Fatoumata Waggeh, 25, is planning to attend the University of Pennsylvania Law School in Philadelphia next year with hopes of going into public interest law. But right now, Waggeh has a different public interest mission: helping African immigrants in New York City become bilingual.
Waggeh joined City Councilmembers Mark Levine (D-7th District) and Rafael Espinal (D-37th District), outside City Hall on Tuesday to urge the City Council to support Resolution 890, which calls on the state legislature to pass pending legislation that would expand foreign language instruction in New York public schools.
Levine, a member of the City Council’s committee on education, sponsored the resolution last year. He wants to increase the number of elementary students in language immersion programs from three percent to 20 percent and the number of languages available for immersion from 10 to 20, with emphasis on the languages in highest demand by employers. Additionally, teachers who return to school and receive a secondary education in a foreign language would receive a financial bonus, Levine said.
“We don’t have enough teachers who are trained to teach these languages to our students,” said Council Member Levine at the press conference. “Knowledge of foreign languages is an essential part of succeeding in the 21st century. Being able to know a foreign language opens up so many opportunities for our students in a multicultural and multilingual city.” According to Levine, these languages include Spanish, Arabic, French, and Japanese.
Waggeh understands the value of having language skills. Born, raised and still living in the Bronx, she is an education advocate and community organizer for African Communities Together (ACT), a Harlem-based nonprofit that works with African immigrants.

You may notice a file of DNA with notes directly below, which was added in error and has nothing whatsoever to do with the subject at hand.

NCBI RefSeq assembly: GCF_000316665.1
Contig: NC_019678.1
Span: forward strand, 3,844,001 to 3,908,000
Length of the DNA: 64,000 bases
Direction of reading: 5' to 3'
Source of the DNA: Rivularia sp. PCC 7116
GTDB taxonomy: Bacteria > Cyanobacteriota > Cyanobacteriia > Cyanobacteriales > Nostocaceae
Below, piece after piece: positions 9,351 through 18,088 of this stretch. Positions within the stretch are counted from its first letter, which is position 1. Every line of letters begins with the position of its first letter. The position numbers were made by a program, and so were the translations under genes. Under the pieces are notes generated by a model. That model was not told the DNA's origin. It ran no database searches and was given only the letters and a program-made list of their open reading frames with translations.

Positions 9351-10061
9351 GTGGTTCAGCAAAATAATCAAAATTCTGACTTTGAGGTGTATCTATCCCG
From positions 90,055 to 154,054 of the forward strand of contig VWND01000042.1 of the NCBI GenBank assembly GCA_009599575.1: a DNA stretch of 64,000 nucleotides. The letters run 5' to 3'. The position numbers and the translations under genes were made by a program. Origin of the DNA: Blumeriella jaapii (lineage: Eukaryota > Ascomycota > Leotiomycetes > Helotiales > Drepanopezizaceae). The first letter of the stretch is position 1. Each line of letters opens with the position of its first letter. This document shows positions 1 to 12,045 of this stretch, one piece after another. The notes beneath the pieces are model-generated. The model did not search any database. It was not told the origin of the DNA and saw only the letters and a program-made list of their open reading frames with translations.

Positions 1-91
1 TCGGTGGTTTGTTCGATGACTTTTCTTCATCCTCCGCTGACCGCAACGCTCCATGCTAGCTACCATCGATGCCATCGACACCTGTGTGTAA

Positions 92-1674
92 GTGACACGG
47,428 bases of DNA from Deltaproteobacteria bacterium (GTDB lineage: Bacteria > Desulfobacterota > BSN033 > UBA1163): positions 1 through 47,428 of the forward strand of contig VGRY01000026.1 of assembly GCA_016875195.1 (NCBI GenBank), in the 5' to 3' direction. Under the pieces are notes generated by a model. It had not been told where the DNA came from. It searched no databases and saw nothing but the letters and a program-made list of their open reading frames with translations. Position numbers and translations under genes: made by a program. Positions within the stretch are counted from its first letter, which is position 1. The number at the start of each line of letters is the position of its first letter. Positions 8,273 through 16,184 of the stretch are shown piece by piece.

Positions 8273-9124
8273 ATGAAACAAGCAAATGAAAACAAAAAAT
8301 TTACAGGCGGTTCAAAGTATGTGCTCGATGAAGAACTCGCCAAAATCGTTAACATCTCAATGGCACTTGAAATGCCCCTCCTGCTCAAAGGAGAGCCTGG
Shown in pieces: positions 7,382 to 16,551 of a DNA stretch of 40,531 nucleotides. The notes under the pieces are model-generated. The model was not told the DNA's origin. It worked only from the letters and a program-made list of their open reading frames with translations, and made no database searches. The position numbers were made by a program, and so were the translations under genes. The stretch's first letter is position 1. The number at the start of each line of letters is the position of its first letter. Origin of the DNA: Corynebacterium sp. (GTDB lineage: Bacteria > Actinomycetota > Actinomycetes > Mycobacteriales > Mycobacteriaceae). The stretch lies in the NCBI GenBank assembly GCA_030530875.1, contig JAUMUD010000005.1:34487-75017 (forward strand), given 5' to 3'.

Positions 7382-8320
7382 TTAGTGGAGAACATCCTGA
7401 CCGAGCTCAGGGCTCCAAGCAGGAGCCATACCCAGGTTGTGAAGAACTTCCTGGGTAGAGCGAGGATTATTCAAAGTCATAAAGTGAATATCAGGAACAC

As the daughter of immigrants from Namibia, Waggeh wants to use her language and educational skills to help African immigrants. She learned Soninke at home and Japanese in high school at the Bronx Center for Science and Mathematics. At New York University, she learned Swahili.
“Having the opportunity in school to learn multiple languages helped me get to where I am today,” said Waggeh in an interview after the press conference. “That experience has inspired me to give back and help those who haven’t had the same opportunities to succeed.”
Waggeh believes that understanding English and other world languages can be the difference between living the American Dream and living in poverty.
“The language barrier for many immigrants makes it harder for them to find a place to live and work,” said Waggeh. “Being able to speak English, Spanish or other languages is so important for immigrants to integrate socially in New York City. And it gives children in our public schools the opportunity to discover a wide array of world languages and cultures.”
Levine wants to see those opportunities expand. City schools currently offer more than 180 dual language programs, he said. But while roughly half of New York City’s households speak a language other than English, these dual language programs only reach a small number of elementary school students, he said. They also face a shortage of teachers, he said.
Resolution 890 is currently under consideration by the City Council committee on education.